While this may sound complicated and intimidating, don't worry. This website still features lessons ranging from the basics to more advanced tricks. It does require a Secure Shell (SSH) connection to use, so be sure to learn SSH if you want to try OverTheWire.
OverTheWire has three main uses. First, we can play through small games with increasing difficulty to learn how to hack. Once we have acquired some skills, we can download wargames with unique backstories for a more immersive experience.
There is also a war zone, which is a proprietary network designed to work like an IPV4 internet. People can place vulnerable and hackable devices into this network, and others can use it to practice their hacking skills. At the time of writing, there is an exercise that replicates when Kevin Mitnick hacked computer geek Tsutomu Shimomura in 1995. Now we can put ourselves in Mitnik's shoes and see if we can crack the security ourselves!
5. Hack This Site
Hack This Site
Another website that kindly invites us to hack it, Hack This Site is a fantastic learning resource. This ranges from beginner-oriented lessons to hosting dedicated phone lines for cell phone phreak attacks. Some missions have a little story to keep us engaged with the lesson. For example, people in the Basic course will come face to face with Network Security Sam. Sam is a forgetful man who insists on saving passwords on websites, so he never forgets them. Every time we crack the security and find the password, it adds more security to the website.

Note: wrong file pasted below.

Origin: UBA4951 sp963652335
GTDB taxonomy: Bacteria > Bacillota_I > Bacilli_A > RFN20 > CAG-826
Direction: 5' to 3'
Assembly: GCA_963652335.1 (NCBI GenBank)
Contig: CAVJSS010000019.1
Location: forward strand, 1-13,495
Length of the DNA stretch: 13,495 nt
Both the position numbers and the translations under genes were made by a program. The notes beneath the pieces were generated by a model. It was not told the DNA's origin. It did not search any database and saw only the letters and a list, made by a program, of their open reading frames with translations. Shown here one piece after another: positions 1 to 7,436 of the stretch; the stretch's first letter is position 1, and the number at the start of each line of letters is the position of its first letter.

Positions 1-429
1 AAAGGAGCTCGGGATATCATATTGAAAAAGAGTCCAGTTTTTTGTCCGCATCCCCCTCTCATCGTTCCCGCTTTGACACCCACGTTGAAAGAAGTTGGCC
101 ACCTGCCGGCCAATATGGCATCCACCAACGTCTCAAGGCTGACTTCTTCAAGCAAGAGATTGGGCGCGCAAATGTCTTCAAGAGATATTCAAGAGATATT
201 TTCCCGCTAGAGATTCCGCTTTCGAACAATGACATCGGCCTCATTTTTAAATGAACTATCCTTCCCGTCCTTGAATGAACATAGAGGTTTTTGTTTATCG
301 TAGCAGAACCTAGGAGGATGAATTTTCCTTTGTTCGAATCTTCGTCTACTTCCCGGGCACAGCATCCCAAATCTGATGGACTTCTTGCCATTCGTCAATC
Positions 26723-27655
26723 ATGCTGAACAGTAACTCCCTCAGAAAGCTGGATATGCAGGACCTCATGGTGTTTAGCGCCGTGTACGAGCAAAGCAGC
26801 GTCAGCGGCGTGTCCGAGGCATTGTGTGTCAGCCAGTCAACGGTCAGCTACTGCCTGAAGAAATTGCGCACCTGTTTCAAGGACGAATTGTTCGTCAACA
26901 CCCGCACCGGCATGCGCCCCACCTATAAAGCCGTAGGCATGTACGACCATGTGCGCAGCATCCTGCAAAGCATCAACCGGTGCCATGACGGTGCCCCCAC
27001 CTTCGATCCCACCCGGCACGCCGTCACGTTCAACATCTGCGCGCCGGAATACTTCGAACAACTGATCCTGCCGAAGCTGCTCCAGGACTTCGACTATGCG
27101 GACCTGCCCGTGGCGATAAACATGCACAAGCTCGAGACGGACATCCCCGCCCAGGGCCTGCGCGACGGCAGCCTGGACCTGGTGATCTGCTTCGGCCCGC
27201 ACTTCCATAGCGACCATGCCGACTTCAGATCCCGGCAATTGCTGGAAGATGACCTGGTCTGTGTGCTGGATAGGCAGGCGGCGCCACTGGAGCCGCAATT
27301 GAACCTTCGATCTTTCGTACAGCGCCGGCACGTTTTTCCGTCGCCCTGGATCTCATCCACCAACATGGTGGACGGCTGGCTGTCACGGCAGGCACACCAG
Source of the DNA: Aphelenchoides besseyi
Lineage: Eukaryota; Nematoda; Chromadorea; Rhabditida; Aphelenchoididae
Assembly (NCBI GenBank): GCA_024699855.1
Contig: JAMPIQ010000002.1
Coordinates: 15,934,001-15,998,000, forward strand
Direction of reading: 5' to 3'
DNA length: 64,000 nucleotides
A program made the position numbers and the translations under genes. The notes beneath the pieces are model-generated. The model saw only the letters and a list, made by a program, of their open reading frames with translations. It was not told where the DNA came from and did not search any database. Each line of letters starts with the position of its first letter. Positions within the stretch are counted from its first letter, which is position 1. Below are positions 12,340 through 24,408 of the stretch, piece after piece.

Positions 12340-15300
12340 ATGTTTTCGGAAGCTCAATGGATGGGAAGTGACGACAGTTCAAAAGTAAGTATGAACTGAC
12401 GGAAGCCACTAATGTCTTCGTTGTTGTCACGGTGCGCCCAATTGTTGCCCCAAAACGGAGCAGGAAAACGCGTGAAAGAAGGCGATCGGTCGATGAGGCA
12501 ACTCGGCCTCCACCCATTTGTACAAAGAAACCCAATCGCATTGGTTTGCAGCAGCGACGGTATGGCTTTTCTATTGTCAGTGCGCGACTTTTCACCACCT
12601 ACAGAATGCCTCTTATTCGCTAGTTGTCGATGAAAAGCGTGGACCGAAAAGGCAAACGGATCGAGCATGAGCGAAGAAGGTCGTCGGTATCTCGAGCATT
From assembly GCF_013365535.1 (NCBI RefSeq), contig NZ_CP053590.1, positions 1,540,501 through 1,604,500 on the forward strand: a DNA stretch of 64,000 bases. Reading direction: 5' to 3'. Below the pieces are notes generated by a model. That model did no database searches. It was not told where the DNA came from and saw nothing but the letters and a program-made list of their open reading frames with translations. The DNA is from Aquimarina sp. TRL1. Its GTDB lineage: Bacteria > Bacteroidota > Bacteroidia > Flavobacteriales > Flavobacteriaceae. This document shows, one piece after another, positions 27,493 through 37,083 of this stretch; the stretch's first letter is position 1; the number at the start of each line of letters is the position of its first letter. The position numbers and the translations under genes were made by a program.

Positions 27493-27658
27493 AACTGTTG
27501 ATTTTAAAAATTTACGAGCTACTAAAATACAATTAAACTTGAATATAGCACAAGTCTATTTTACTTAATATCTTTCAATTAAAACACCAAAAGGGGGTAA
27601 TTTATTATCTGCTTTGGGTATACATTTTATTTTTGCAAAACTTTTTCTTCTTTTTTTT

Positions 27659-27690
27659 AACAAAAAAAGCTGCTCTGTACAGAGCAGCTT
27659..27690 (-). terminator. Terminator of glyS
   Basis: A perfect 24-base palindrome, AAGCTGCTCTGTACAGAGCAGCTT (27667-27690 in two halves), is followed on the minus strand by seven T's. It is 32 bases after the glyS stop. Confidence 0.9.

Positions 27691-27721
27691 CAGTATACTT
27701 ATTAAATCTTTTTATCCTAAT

“Realistic” exercises are also fun. This is a fake website set up for us to hack with a specific purpose. We might rig the voting system to get the band to the top spot, or undo the work of a malevolent person hacking into a peace poetry site.
Each puzzle comes with a specific set of commands on the forum where we can get help. The issues and discussions have been around for a long time, and users have posted many helpful resources. Again, no one is going to tell us the solution to every challenge right away, so we don't have to worry about spoilers. However, if we're willing to do some research, we'll find their hints and tips more than enough to solve our puzzle.
Does This Website Promote Illegal Hacking?
While browsing this website, we may realize that bad people can use the same skills for evil. Some "realistic" missions make us break into library systems or well-known websites, for example. It's easy to think of these websites training people to become bad agents. The truth is, even if these websites didn't exist, bad hackers would still get their hands on their resources on the dark web. Meanwhile, website developers, the people who most need to learn hacking techniques, will have no legal place to learn and test these hacking techniques.
Developers will make the same mistakes over and over again, while hackers will take advantage of using the dark web to spread resources and tutorials. Thus, by publishing this information, it gives web developers the practices they need to secure their websites. In an ideal world, all web designers would learn how to protect their websites in this way, thereby preventing malicious agents from using this knowledge for evil.
Post a Comment